But in the water, my size didn’t matter. Out of the water, my size didn’t matter.

I could use my weight as an excuse to not love myself fully, to not find a life partner, or new friends, or anything else that I wanted. I use excuse as a word just for me because this society is fatphobic as fuck. It’s very discriminatory and unflinchingly cruel to fat folks.

We collectively are.

I’m really OK, in my body, right now–even if I don’t feel like it. OK means–valuable, accepted, loved, adored, worthy, all those fucking fabulous superlatives. I do not have to hold my breath and wait for the weight to come off and then all this good will come.

“I’ll start loving myself if–”

“I’ll wait to start that new business because–”

“I won’t fully accept myself until–”

No. There are no conditions for love, for good. I don’t need to fix myself. Good can come right now. I can go seek the good right now.

My body is precious and valuable. And that’s that.

If you liked what you’ve read, I’d love your support as a patron on Patreon. Tiers starts at just $1/month. 

If you want to give a one-time gift or monthly gift, hit me up on Paypal.

Thanks for your support! 💘

no one/the drift

no one1

No one will take care of me but me…

It’s a steely truth that I have been in slow acceptance of throughout my 30s, and especially during and after grad school.

I keep writing about this time I’ve been in, going on seven months of job insecurity and underemployment. It’s become boring and painful at the same time. Boring because it’s repetitive–even though, I’m so grateful more work has shown up. Painful because I don’t feel any closer to stability than I did on October 1st.

But there has been one hallmark of stability. Two years ago today, I moved into this house. This is the longest I have lived at one spot in Florida. That is worth celebrating. When I first came here, I was hoping for a stable, chill, no drama dwelling. I moved here because I didn’t have a car at the time and I could walk to the job I had.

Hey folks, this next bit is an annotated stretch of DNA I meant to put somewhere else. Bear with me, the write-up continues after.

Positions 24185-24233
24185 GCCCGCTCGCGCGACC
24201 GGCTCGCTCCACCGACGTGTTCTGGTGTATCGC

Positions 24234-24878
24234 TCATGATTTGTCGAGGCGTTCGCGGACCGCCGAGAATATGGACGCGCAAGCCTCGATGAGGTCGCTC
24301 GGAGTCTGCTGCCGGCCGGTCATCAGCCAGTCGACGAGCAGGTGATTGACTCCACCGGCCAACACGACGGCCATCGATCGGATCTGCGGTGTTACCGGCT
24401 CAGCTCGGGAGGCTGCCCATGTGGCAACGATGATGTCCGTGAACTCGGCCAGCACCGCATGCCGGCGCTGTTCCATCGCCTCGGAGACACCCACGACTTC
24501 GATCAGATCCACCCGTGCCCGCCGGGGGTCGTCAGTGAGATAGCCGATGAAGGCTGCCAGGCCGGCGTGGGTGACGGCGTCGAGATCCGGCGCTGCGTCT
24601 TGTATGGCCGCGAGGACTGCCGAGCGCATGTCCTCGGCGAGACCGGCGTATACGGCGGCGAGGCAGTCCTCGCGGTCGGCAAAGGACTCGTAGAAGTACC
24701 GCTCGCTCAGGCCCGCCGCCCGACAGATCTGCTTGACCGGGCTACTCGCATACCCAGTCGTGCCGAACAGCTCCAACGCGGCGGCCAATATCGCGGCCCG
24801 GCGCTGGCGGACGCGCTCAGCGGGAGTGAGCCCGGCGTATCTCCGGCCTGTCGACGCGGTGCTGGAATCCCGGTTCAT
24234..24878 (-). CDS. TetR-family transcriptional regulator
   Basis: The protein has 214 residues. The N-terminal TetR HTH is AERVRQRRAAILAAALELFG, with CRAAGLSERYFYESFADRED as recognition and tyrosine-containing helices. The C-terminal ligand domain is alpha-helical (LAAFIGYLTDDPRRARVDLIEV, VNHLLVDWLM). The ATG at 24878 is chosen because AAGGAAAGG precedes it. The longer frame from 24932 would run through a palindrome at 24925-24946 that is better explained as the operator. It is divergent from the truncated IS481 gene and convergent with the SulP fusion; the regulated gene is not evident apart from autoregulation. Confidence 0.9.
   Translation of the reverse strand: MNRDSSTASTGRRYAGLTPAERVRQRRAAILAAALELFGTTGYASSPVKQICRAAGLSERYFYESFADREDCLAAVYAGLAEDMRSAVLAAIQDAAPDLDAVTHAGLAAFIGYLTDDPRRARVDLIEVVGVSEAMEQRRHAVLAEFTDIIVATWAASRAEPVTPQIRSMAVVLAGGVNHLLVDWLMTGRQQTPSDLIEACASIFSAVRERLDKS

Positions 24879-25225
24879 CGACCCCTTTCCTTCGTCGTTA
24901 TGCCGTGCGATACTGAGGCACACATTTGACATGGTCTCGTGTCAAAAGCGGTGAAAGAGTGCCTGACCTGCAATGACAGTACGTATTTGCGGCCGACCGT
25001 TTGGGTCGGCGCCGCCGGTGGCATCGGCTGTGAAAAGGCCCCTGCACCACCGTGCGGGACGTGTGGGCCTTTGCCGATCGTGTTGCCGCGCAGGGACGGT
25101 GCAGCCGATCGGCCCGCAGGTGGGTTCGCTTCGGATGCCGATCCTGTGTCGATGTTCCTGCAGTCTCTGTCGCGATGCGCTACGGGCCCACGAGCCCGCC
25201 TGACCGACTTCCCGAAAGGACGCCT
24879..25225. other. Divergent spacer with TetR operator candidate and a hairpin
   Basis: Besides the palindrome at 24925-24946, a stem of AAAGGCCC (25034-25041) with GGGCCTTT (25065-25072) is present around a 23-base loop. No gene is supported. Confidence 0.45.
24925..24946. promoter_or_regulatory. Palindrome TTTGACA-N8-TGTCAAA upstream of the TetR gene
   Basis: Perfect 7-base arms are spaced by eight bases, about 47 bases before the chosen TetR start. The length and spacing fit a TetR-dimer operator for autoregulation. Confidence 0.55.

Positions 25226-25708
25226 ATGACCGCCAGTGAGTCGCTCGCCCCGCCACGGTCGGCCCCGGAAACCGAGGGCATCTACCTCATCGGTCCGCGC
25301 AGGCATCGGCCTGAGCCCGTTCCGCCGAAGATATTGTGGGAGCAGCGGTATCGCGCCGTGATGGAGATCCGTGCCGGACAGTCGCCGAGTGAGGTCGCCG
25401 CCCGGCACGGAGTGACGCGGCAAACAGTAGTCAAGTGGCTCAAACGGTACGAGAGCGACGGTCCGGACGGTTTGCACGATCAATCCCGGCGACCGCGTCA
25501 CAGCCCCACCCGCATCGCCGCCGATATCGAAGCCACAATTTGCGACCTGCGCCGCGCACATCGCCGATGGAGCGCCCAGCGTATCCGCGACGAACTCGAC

I didn’t really get any of that.

I have survived an overbearing elderly landlady, a long house sale, an infestation, two stoners, two major water leaks. Currently,  I’m surviving lackadaisical landlords and the roommate who has a disgusting, chronic cough. Noise-canceling headphones have been a saving grace for me and for that old man. Although it seems like this home seems like a step away from hospice or the old folks home, it’s still my home, and two years of residence is something I had to fight for, especially this year.

Back to the past: I had posted on my Patreon for my $10 and above readers an old post from 2012, right before I moved down here. Money concerns were pressing–I wasn’t even sure how I’d make it down here, if I could buy a car. I did and I did, and then I lost things on the way and lost the car. I’ve been bobbing up and down here, nearly drowning so many times…

The reason why I left Chicago, besides that I had been thoroughly chilled from 15 winters, was that my friendships had started to end, mainly though people moving on with their families. I had no real sense of my own family–soul family or otherwise. Chicago is a transient city and I had never planned on staying for so long. I wanted to live in New York City after college–and then 9/11 happened. Chicago wasn’t a bad city to overstay in. Dreams change, die, transform, and are reborn–sometimes.

I let go of all expectations…

I came down here to follow my dreams and was shocked to find that no one really gave shit, either way. There was no welcome party or parade for following my heart–just a lot of heartache. I was the only one who could propel myself towards my goal of becoming a writer. If only I had known it would be cost so much–physically, emotionally, financially–I would have saved up for a few years.

But this continental drift of people away from me is not geographically bound. Grad school was a shameful and excruciating experience–a reintroduction in white supremacy and the underside of humanity (a little dramatic there, but I lived with and still with some really awful people). The tribe I was supposed to find did not exist. I’ve been able to accept that the relational reasons of why I came down here are now not what keeps me here.

I keep me here. My love for the land: the lack of snow, the curious, unique creatures, my own curiosity of the beaches. I came for a cousin and a friend and neither are here now. My safety net was left in Chicago. I never really had one here and I can’t seem to weave one that lasts. I’ve resented it a lot, but resentment is melting into wisdom and a newfound appreciation of my grit.

For now, I keep me here, and that is more than enough.